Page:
Barnacle responses

27 March 1983 J C G Sturdy

Barnacle behaviour

Barnacles normally show a simple cycle of feeding movements, reaching out with their filtering cirri (4,5,6) to catch the plankton and then retracting to flick the food caught into the mouth parts (cirri 1,2,3 and other parts) and then repeat the cycle.

There are four ways in which the barnacle can modify this feeding cycle:

  1. a version in which the movements are smaller (but at the same frequency) which is used for tentative sampling of the water at the commencement of a session of feeding;
  2. grabbing and chewing up macroscopic food particles reaching the filtering cirri;
  3. retracting into the shell and closing the operculum if ``attacked'';
  4. swinging the filtering cirri sideways when they are extended, in response to a probably chemical stimulus.

This last response is entirely self-contained, in that it occurs on reception of the stimulus whenever mechanically possible, ie when the feeding apparatus is extended. The function of this movement is possibly two-fold: (1) grabbing prey to one side; (2) cleaning the sides of the mouthparts when food builds up on them. These attempts to sweep in food from the side work in conjunction with (but do not cause, except if their mechanical action is successful) the operation of putting a ``large'' food particle into the mouth and chewing it. This response is triggered by touching the surface of the inside of the curve of the filtering cirri; the rest of the feeding cirri are not sensitive. For this process, the opening of the operculum gapes wide, the filtering cirri are held at their furthest extension, and the biting mouthparts are extended upwards much more than normal. At least the last two parts of this action are performed by hydrostatic pressure. The animal then makes repeated attempts to bite the object that it has found.

In the early, tentative stages of feeding, the animal will not produce this response, which appears gradually as the feeding movements increase in size. This build-up to the full feeding pattern occurs from the closed state, which is entered when the animal is disturbed (and on drying out). There are two ways of disturbing the barnacle:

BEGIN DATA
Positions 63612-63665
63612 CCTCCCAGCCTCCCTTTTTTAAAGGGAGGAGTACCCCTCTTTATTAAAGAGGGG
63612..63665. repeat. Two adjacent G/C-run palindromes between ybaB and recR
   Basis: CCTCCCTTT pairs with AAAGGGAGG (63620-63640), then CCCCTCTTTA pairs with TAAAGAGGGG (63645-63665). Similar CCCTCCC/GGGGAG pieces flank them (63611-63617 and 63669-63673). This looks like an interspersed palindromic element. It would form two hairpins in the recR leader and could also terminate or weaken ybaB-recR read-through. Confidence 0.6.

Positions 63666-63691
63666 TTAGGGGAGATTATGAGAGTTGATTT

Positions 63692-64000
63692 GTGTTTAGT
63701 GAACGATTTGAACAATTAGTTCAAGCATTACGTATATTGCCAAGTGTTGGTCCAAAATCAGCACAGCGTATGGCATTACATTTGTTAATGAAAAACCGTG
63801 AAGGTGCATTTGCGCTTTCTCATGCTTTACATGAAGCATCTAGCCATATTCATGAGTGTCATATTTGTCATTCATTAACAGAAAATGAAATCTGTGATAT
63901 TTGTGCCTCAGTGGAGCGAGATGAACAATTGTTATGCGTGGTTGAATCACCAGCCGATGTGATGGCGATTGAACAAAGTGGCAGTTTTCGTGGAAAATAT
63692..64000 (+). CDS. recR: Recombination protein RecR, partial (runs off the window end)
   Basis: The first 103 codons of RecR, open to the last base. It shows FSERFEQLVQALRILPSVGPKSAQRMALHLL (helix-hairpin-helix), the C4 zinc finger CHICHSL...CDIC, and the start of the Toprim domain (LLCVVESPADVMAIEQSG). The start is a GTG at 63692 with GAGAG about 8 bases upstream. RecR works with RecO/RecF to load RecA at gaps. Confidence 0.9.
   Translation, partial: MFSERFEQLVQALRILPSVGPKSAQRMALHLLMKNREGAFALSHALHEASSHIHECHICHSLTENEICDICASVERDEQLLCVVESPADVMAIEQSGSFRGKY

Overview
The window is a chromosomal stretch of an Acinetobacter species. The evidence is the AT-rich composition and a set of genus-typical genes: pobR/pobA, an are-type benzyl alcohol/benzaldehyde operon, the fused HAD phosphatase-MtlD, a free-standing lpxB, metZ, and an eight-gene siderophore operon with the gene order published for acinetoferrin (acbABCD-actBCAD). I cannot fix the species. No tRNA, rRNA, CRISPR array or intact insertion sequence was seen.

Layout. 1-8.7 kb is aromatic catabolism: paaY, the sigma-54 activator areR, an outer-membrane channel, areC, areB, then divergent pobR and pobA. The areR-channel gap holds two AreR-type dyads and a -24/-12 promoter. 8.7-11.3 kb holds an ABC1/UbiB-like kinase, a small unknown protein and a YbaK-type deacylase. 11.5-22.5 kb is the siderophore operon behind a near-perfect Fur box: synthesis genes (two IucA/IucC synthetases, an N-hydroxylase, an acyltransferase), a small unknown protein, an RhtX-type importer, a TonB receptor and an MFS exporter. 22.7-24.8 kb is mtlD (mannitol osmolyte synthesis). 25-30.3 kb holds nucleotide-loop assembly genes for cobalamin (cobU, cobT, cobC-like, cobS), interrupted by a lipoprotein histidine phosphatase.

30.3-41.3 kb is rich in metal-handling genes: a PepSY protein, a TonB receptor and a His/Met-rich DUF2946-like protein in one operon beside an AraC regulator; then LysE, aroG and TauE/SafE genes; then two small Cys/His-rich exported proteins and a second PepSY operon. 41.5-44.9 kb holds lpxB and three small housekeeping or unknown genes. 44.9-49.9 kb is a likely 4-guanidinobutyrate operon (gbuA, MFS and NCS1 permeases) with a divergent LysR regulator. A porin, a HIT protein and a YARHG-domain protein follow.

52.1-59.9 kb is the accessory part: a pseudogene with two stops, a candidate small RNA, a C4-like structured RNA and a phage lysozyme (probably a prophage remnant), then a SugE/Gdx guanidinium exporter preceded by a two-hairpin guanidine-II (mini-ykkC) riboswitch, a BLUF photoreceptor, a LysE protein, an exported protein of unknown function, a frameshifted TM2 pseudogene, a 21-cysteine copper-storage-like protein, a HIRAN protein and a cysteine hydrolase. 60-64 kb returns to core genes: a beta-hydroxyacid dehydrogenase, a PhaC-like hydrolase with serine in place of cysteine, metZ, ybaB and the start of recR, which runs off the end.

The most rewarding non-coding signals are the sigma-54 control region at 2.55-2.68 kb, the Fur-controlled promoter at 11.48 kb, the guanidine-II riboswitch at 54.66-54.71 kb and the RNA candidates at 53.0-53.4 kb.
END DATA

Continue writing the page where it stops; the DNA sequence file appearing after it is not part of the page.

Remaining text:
1. moving some of the side plates relative to each other (this is a severe disturbance, and requires considerable pressure compared with that which anything edible to barnacles can exert);
  2. touching the opercular lips of the mantle:
    |                       -------------------\
       /                  -----------\      -\
       |            ------            \\      \
       |     /------                    \     |  ####   sensitive
       |    /         ----------------  |     |  #### = region of
       |   |    ------################--|     |  ####   mantle
       |   |============================|     |
       |   |    ------################--|     |
       |    \         ----------------  |     |
       |     \------                    /     |
       |            ------            //      /
       \                  -----------/      -/
    |                       -------------------/

This arrangement has presumably evolved on the basis of that anything pushing past the feeding apparatus into the animal's shell is not potential food but a potential predator. If this were all that there was to this response, the operculum would be shut as macroscopic food particles are dragged in by the cirri, as they pass into the shell.